But why does it matter whether or not scripts existed and whether or not Griffith used them? First, the early Biograph scripts contain stage directions, including specific movements. In The Nihilists (1905), a man is "flung half dead upon a table, from which he falls, writhing in his agony to the floor." Later in the film, actors "stagger and stumble in their weakness," and at the denouement, the heroine, "with arms raised to heaven . . . gives thanks for the success of her efforts."[41] These directions clearly call for histrionically coded performances, but might not writers who submitted narratives of psychological causality have included suggestions for verisimilarly coded acting in their scripts? Frank Woods, who wrote as "The Spectator" of The New York Dramatic Mirror and was a vocal advocate of the verisimilar code, authored several scenarios for Biograph, beginning with After Many Years . If Woods had been involved in the development of scripts, one would expect that his firm convictions about appropriate cinematic acting would have found their way into the stage directions. Were this the case, Woods and many other writers may have significantly contributed to the transition to the verisimilar code. However, resolution of all this speculation must await further archival discoveries.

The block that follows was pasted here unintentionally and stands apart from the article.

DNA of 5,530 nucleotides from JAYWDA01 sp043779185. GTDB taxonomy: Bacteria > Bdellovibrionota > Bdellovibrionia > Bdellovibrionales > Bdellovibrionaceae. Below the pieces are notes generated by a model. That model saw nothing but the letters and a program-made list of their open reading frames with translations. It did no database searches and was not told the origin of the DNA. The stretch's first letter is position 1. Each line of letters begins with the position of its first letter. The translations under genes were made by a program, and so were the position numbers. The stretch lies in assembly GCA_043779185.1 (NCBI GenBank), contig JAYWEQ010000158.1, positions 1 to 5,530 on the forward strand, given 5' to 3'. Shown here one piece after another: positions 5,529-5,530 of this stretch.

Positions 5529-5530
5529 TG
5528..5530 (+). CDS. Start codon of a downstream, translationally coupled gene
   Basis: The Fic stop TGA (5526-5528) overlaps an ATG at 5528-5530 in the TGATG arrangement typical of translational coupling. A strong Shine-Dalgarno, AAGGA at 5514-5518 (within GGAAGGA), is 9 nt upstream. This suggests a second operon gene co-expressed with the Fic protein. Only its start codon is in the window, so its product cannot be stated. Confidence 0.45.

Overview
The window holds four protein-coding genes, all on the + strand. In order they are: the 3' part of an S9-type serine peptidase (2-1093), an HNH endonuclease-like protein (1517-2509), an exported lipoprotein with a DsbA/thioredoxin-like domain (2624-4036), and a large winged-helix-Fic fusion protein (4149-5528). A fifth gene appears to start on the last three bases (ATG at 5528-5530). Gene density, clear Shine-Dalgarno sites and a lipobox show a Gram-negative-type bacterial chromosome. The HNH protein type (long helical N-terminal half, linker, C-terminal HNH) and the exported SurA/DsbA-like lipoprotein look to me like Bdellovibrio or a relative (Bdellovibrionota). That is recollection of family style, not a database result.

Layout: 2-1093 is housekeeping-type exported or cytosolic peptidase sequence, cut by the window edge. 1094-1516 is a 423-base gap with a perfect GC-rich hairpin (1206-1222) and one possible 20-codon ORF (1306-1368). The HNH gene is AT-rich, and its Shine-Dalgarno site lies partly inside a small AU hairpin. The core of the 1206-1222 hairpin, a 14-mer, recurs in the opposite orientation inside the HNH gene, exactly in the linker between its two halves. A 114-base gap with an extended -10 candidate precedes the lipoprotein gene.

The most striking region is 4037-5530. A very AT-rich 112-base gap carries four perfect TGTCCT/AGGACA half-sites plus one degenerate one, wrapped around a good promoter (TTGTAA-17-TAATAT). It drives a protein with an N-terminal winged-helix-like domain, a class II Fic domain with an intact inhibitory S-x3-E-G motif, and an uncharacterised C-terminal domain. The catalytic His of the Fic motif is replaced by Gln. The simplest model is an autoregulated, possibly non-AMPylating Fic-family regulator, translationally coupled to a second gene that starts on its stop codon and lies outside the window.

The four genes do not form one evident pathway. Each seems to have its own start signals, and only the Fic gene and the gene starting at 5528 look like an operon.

Second, it was customary at most studios to provide at least the principal players with scripts in advance of rehearsal and shooting. "The principals have probably read the play, and have done some rehearsing before a mirror but minor people depend upon instruction and rehearsal to learn their move-